The Rescuer

By Dale VonBergen |  November 9, 2019

Herbert Nitsch is an Austrian free diver who holds the world record of 830 feet. On the surface of a lake, he fills his lungs with air, then “packs” them with additional gulps and descends into the water using weights. On one attempt to set a new record, he blacked out, was pulled rapidly to the surface, boated, and airlifted to a decompression chamber. After being in a coma, then rehabbing in a wheelchair, he has recovered enough to resume free diving. He can hold his breath for more than 9 minutes.

History (His story) records how the Creator and Redeemer entered our planet, born as a typically-helpless baby, and lived and taught such powerful unselfishness that His own people spiked Him to a cross like a naked scarecrow. Such humiliation Paul describes in Philippians 2: “Christ Jesus, who, being in very nature God, did not consider equality with God something to be used to his own advantage; rather, He made Himself nothing, by taking the very nature of a servant… He humbled Himself by becoming obedient to death—even death on a cross! Therefore, God exalted Him to the highest place… that at the name of Jesus every knee should bow, in heaven and on earth.”  What was the purpose of Jesus’ mission, His deepest dive? To rescue us from a hopelessness deeper than the Mariana Trench.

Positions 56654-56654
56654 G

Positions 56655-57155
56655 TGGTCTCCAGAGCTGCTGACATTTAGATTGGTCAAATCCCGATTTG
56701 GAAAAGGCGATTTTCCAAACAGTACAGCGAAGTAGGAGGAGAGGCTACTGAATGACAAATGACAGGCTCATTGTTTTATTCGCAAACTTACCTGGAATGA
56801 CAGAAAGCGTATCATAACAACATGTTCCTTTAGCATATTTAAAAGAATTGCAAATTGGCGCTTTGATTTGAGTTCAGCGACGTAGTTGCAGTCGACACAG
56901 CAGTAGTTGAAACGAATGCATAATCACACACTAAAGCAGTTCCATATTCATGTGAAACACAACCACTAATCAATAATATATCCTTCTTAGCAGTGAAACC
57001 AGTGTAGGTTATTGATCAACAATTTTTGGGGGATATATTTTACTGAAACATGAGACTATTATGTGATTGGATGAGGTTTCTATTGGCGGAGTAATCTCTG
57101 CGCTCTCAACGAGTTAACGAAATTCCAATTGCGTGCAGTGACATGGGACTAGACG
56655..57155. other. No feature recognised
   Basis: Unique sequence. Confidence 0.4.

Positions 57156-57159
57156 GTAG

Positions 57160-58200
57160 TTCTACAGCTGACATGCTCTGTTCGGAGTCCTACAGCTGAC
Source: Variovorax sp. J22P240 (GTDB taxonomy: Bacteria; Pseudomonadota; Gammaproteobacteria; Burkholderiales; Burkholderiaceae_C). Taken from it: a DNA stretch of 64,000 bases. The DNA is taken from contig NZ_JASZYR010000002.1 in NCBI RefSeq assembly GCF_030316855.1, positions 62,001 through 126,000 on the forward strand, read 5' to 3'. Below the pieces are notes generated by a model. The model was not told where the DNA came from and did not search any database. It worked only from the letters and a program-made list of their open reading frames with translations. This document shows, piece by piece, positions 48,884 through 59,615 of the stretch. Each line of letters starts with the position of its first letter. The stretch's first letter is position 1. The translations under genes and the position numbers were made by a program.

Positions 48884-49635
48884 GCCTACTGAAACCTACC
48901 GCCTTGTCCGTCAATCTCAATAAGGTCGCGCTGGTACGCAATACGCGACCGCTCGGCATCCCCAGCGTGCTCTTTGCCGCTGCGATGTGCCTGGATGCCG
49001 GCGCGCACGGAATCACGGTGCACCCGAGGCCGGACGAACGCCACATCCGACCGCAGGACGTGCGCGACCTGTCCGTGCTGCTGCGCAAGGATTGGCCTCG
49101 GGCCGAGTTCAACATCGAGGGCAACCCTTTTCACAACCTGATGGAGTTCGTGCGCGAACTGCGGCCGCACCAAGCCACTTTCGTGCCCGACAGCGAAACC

We live in a culture that encourages each of us to grab our 15 minutes of fame, to “Don’t get mad, get even,” and fight, or at least whine, for our entitlements. And other cultures burden their people with the requirement of “honor killing”—revenge against anyone who appears to threaten our individual or clan’s reputation. Everyone hates to lose face.  For 33 years, Jesus voluntarily locked Himself into such a culture, having both the power and option to free Himself, but only at the cost of every life on this planet. In almost every way imaginable, He suffered the loss of what we call human dignity. But His heroically unselfish life set a pattern for us. Deep inside, perhaps each of us longs to live like Him—if only it doesn’t cost too much money, dignity, or time.

When I was a kid, I heard Jesus’ parable of the Prodigal Son and somehow decided that prodigal must mean “runaway.” Now I know it means “wasteful.” It is ironic that in human terms, Jesus could be considered God’s Prodigal Son. He risked everything for humans so they could choose the freedom He offers, knowing they may still reject it. Freedom of choice is an expensive proposition for the Giver. That the Father and Son could and would do no less shows the extravagance of their love… “He too shared in their humanity so that by His death He might break the power of him who holds the power of death—that is, the devil—and free those who all their lives were held in slavery by their fear of death.” Hebrews 2:14-15 NIV.  The One who deserves the ultimate admiration and respect was not afraid to dive to the depths of sub-human existence—for us.


Dale VonBergen is a retired teacher and trail builder who lives up Nahahum Canyon in Cashmere.